Caesar in Elsinore and Elsewhere: Topicality and Roman History

Laurie Johnson


As Lisa Hopkins argues in The Cultural Uses of the Caesars on the English Renaissance Stage, a spate of thematic correspondences between Shakespeare’s Julius Caesar and Hamlet lend weight to the idea that the historical narrative of the Julio-Claudian dynasty provides a frame through which English audiences would have understood the trials of the Danish court both in Shakespeare’s play and in the late sixteenth and early seventeenth centuries. This essay investigates the capacity of such thematic correspondences and the Roman history on which they are based to constitute a field of relatively stable reference points onto which Shakespeare’s plays also pin topical correspondences. While topical readings have for the most part hinged on references to Elizabeth and James and the politics of the Court, I am interested in a play’s treatment of those figures or events that may strike closer to the home for both the players and their immediate audiences. If we look to the ways in which the historical narrative of the Julio-Claudian dynasty is referenced across Shakespeare's career, we can pinpoint topical references to a significant London figure with a distinctly Julio-Claudian name: the lawyer and public servant, Julius Caesar. The plays thus pass comment on contemporary figures by reconfiguring London personalities and their factions through the lens of Roman history.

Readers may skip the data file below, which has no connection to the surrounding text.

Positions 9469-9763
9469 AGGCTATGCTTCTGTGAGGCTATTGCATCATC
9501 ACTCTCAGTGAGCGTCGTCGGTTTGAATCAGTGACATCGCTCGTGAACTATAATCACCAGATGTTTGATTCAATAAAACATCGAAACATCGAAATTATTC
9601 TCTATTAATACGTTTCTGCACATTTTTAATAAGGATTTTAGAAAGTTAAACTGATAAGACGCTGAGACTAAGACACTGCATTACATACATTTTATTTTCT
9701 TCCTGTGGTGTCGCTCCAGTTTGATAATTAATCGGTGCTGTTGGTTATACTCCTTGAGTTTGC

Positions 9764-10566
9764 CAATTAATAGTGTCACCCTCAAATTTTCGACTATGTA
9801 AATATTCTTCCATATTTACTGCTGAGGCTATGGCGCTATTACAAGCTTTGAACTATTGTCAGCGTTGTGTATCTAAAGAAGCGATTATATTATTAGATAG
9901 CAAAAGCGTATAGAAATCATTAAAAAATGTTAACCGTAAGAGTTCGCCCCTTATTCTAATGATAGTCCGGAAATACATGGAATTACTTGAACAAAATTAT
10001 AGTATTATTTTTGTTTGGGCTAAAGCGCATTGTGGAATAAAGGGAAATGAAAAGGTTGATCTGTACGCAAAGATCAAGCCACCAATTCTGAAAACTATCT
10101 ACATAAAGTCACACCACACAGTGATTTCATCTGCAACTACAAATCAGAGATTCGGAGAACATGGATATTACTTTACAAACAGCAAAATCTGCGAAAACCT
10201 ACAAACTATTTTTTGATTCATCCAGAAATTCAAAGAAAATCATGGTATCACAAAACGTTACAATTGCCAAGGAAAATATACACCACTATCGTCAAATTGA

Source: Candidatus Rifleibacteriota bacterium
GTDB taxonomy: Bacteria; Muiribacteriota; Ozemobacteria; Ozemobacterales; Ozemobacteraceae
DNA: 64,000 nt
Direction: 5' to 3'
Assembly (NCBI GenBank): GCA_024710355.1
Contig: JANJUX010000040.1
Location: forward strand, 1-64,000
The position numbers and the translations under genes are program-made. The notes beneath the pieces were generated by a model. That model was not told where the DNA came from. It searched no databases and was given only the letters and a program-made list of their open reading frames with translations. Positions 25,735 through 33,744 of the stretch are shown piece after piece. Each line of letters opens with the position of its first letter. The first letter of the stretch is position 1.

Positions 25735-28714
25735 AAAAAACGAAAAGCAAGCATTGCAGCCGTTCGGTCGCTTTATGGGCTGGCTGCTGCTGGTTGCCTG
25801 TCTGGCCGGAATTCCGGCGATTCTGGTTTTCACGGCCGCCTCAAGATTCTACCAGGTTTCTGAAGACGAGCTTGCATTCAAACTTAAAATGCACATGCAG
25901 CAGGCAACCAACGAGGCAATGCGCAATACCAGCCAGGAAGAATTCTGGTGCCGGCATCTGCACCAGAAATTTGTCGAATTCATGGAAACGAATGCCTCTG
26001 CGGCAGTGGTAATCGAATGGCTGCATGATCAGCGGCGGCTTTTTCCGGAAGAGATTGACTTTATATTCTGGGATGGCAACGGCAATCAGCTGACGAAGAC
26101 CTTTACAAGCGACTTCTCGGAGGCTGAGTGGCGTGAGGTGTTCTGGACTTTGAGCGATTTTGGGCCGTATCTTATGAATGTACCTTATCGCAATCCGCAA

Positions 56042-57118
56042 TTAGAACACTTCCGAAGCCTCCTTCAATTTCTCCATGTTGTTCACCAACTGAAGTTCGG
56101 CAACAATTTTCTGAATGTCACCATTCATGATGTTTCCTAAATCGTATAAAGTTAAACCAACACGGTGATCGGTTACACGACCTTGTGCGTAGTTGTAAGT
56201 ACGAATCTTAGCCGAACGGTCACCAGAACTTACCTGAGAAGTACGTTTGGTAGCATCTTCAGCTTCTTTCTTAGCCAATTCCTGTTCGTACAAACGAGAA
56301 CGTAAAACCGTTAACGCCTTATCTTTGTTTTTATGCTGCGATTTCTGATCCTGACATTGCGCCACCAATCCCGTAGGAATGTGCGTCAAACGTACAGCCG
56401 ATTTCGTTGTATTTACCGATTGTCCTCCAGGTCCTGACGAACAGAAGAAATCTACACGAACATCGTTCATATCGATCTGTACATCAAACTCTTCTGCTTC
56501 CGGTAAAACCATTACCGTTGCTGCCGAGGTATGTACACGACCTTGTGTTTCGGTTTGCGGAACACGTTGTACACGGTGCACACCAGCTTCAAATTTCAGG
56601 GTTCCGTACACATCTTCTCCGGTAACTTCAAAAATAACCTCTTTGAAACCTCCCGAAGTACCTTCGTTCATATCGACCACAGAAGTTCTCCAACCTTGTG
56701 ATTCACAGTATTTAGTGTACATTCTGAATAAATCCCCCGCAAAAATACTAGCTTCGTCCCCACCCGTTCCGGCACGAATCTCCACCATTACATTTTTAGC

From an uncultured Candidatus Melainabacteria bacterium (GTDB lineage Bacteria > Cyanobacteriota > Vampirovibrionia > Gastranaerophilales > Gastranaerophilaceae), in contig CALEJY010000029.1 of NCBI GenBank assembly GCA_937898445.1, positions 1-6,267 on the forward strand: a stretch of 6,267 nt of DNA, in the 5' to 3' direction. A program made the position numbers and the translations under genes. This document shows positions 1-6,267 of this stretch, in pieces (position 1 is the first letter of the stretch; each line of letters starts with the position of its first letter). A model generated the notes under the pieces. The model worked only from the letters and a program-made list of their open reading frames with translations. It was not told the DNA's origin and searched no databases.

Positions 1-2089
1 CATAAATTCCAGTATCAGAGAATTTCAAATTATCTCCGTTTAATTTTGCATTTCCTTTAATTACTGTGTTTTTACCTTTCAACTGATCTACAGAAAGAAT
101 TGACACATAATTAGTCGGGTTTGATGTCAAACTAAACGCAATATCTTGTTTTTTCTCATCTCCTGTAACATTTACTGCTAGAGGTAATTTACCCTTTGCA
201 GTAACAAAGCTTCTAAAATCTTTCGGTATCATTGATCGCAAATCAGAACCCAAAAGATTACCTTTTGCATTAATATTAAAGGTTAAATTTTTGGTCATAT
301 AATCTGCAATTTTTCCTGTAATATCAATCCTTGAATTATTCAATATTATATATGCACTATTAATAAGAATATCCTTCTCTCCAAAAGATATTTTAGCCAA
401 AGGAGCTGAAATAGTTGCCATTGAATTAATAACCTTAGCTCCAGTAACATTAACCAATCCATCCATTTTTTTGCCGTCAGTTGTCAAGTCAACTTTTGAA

Shakespeare, Heywood, topicality, Julius Caesar, Court of Requests

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